Eugene Souleiman (Wella): There is this new minimalism happening, in the sense of a 'return of to '90s,' to a pure idea. I would say 'bad hair' is good hair, for sure. It’s not about major glamour—that’s a bit tacky and a bit vulgar. The new look is more personal; it’s about contradiction. Everything is very defined this season. Even if it’s not precise, it’s really defined, so if it’s about messy hair, it’s intentionally fucked up hair. It's not about prettiness; we’re in a time where we want women to look more 'intelligent.' It feels like things have really evolved from that vulgarity of over-accessorizing, lots of gold, hardware, shoes looking like cars, handbags looking like banks. We’ve moved on, but we’re going back to something that’s more human. I want you to look at these girls and think, ‘Oh, yeah, they kind of look like a person. They don’t look like a drag queen.’ That overly done-up look is like a men’s version of what a woman should look like, and women really don’t look like that and they don’t want to look like that.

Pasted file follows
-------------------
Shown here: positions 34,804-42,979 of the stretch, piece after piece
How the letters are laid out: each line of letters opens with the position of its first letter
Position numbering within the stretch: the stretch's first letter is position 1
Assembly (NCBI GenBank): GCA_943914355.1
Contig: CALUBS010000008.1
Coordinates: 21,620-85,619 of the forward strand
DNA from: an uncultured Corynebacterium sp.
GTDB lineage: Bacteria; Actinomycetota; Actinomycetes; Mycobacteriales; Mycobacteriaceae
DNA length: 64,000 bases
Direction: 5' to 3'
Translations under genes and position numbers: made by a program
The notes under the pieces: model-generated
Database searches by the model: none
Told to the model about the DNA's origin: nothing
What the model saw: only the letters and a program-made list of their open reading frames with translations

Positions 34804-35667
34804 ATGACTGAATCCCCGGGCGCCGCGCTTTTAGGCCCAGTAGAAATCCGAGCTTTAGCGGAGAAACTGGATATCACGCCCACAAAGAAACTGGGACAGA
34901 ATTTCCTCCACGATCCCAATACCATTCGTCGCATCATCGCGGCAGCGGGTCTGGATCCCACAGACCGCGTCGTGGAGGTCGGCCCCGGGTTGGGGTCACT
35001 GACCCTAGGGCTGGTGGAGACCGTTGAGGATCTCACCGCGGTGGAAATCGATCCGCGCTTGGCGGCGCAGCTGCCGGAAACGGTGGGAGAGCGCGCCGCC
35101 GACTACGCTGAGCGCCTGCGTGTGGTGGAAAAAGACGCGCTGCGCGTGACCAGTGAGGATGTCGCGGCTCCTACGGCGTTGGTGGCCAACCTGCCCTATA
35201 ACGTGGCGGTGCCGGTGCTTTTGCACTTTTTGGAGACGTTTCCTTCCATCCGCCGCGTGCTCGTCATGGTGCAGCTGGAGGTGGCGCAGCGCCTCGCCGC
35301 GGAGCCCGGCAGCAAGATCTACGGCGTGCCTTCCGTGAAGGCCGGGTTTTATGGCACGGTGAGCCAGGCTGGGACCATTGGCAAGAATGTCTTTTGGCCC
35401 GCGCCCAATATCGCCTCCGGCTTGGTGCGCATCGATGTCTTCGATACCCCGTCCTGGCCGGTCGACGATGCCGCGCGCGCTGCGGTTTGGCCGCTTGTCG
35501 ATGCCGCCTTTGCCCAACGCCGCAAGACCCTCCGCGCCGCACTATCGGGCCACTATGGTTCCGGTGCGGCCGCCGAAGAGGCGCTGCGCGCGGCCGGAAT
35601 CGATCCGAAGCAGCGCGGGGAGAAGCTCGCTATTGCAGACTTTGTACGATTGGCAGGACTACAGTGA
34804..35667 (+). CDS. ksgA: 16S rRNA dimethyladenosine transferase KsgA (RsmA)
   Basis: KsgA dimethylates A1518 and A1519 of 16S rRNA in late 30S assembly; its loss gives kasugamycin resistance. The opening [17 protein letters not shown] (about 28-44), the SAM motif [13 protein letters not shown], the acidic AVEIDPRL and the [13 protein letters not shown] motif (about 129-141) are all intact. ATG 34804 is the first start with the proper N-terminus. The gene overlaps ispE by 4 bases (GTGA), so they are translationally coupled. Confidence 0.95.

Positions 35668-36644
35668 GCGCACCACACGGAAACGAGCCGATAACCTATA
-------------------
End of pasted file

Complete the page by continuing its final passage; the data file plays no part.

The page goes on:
Today's hair is inspired by a woman named Nicoletta Santoro [a stylist and the International Fashion Director at Large for Vogue China]. She has really curly hair and she likes to get that curl out... She doesn’t get it right all of the time, and it’s probably the only thing in her life that she’s probably never mastered! She’s very precise, very lovely, she’s really intelligent, but she can’t do her hair. She even admits it. She probably doesn’t know that she inspired the hair, though. She’s a really good friend of [Rochas' Creative Director] Marco [Zanini]’s; she’s like his mentor. Anyway, we’re taking her inspiration and turning it up: the hair part is a lot lower, to the point that it's almost like a men’s comb-over. The hair's not shiny; it’s matte. And it’s almost a kind of Michelangelo curl; the wave is very defined...everything about the look is about definition. We’re getting it there by using a product precisely for what it’s not designed for, which I love: Ocean Spritz, which is typically used to create textured, kind of beachy, sexy hair—yet we’ve done flat, very matte hair with it. We just rake it down with a brush.